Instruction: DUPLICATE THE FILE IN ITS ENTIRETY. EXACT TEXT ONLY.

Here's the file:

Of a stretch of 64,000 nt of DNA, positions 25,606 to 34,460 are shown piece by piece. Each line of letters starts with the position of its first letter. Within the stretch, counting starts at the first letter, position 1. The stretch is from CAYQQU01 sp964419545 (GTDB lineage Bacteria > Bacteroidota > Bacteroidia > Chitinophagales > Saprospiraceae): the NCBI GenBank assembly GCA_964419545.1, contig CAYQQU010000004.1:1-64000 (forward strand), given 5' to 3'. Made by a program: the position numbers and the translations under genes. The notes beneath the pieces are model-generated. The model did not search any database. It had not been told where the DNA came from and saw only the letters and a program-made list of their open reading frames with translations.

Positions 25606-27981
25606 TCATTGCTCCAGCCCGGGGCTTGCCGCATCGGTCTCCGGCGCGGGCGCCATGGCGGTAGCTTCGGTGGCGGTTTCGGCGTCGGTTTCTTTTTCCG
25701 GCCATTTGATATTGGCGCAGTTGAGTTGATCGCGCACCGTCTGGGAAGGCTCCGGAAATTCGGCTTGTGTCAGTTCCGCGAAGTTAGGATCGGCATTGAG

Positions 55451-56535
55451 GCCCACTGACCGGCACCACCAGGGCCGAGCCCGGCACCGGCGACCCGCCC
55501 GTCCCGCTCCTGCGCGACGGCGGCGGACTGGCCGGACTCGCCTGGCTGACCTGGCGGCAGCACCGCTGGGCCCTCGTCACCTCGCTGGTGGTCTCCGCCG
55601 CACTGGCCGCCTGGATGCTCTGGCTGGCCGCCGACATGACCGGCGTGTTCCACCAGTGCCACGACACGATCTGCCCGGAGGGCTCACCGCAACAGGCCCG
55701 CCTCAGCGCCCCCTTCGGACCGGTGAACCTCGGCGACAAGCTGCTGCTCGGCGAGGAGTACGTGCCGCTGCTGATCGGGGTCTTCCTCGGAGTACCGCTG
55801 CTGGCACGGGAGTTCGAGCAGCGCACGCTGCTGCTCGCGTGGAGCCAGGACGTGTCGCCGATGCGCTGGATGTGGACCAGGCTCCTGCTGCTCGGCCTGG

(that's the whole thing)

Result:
Of a stretch of 64,000 nt of DNA, positions 25,606 to 34,460 are shown piece by piece. Each line of letters starts with the position of its first letter. Within the stretch, counting starts at the first letter, position 1. The stretch is from CAYQQU01 sp964419545 (GTDB lineage Bacteria > Bacteroidota > Bacteroidia > Chitinophagales > Saprospiraceae): the NCBI GenBank assembly GCA_964419545.1, contig CAYQQU010000004.1:1-64000 (forward strand), given 5' to 3'. Made by a program: the position numbers and the translations under genes. The notes beneath the pieces are model-generated. The model did not search any database. It had not been told where the DNA came from and saw only the letters and a program-made list of their open reading frames with translations.

Positions 25606-27981
25606 TCATTGCTCCAGCCCGGGGCTTGCCGCATCGGTCTCCGGCGCGGGCGCCATGGCGGTAGCTTCGGTGGCGGTTTCGGCGTCGGTTTCTTTTTCCG
25701 GCCATTTGATATTGGCGCAGTTGAGTTGATCGCGCACCGTCTGGGAAGGCTCCGGAAATTCGGCTTGTGTCAGTTCCGCGAAGTTAGGATCGGCATTGAG

Positions 55451-56535
55451 GCCCACTGACCGGCACCACCAGGGCCGAGCCCGGCACCGGCGACCCGCCC
55501 GTCCCGCTCCTGCGCGACGGCGGCGGACTGGCCGGACTCGCCTGGCTGACCTGGCGGCAGCACCGCTGGGCCCTCGTCACCTCGCTGGTGGTCTCCGCCG
55601 CACTGGCCGCCTGGATGCTCTGGCTGGCCGCCGACATGACCGGCGTGTTCCACCAGTGCCACGACACGATCTGCCCGGAGGGCTCACCGCAACAGGCCCG
55701 CCTCAGCGCCCCCTTCGGACCGGTGAACCTCGGCGACAAGCTGCTGCTCGGCGAGGAGTACGTGCCGCTGCTGATCGGGGTCTTCCTCGGAGTACCGCTG
55801 CTGGCACGGGAGTTCGAGCAGCGCACGCTGCTGCTCGCGTGGAGCCAGGACGTGTCGCCGATGCGCTGGATGTGGACCAGGCTCCTGCTGCTCGGCCTGG